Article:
Ikea founder Ingvar Kamprad, who built a global business empire with revolutionary flat-pack furniture and was known for his contempt for taxes, died aged 91, the Swedish furnishing giant said on Sunday.
The company said in a statement that Kamprad "passed away peacefully surrounded by his loved ones" at his home in the southern Swedish region of Smaland on Saturday "following a brief illness."
"His legacy will be admired for many years to come and his vision – to create a better everyday life for the many people – will continue to guide and inspire us," Jesper Brodin, CEO and president of the Ikea Group, said in the statement.
Born in 1926 to a farming family in the southern Swedish region of Smaland, Kamprad founded the company at age 17.
Despite his enormous success and wealth, Kamprad's modest spending habits bordered on the obsessive.
In 1973 he fled Sweden's higher tax structure for Denmark before seeking even lower taxes in Switzerland.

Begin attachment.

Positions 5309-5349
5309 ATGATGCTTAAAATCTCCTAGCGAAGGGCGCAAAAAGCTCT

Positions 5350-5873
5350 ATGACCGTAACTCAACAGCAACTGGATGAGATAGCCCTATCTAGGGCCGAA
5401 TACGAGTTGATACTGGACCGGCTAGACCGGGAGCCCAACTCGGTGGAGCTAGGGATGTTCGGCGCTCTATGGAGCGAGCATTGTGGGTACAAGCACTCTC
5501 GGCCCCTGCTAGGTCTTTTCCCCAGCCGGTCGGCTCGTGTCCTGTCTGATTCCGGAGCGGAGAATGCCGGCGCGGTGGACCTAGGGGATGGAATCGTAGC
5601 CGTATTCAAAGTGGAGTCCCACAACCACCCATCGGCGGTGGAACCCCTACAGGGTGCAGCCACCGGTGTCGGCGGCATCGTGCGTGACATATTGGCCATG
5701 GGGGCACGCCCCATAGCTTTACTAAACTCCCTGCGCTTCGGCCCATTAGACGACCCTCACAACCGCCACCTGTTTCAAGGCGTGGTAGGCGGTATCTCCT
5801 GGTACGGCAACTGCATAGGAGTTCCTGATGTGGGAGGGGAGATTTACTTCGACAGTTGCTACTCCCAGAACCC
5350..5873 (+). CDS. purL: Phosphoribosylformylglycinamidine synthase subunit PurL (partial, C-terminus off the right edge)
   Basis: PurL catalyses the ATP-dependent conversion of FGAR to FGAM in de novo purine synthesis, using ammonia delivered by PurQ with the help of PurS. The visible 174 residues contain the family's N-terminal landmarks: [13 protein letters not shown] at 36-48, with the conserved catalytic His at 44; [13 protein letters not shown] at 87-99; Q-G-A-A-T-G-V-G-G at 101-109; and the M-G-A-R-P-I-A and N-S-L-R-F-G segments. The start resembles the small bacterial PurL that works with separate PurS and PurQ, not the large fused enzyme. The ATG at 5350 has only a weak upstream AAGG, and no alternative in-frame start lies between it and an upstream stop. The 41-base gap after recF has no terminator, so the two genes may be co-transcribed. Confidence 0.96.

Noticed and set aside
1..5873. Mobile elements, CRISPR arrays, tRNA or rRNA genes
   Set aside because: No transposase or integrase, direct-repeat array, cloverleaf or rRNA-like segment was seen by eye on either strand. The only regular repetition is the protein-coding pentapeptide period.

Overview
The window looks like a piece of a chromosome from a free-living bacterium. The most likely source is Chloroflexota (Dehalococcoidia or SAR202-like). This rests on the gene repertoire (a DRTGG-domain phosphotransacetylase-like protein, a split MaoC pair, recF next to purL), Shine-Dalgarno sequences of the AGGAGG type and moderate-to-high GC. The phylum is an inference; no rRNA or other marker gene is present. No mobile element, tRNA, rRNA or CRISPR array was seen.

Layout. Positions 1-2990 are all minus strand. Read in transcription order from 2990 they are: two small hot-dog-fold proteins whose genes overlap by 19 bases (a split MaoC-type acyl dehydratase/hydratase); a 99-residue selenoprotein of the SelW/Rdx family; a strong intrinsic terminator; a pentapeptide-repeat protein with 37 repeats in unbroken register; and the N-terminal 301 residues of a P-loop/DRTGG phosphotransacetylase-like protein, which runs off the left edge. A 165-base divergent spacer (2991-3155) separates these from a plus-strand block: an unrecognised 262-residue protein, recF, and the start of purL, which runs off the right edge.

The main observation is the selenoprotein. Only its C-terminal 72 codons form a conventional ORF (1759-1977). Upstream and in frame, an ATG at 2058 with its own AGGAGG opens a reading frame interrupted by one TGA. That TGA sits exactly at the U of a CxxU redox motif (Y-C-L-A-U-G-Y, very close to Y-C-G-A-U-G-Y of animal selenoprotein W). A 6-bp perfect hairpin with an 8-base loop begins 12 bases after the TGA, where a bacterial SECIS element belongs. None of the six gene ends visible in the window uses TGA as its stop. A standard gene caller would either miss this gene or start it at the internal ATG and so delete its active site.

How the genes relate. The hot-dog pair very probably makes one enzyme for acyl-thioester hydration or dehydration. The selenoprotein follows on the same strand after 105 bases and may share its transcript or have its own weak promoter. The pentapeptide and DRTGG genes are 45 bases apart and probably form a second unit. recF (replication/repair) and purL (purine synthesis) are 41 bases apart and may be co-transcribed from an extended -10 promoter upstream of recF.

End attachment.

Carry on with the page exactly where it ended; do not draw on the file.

Starting in 2010 Kamprad gradually made way at the helm of the company for his three sons, finally returning to live in Sweden in 2014.
Kamprad announced in 2013 that he would be stepping down from the board of Inter Ikea, owner of the furniture giant's concept and brand, and his youngest son became chairman.
The Consortium of Investigative Journalists in 2014 cited leaked tax files from Luxembourg when it identified Ikea as one of the giant multinationals fingered for corporate tax avoidance by shuffling money to tax havens.
Last year, the European Commission announced that it had launched an investigation into Ikea's tax deals in the Netherlands.
The group insists that it complies fully with national and international tax regulations.
Kamprad was also known for his ties to the Swedish Nazi party during his early days.
Sweden was neutral in World War II, and its Nazi party remained active after 1945. The Ikea founder said he stopped attending its meetings in 1948.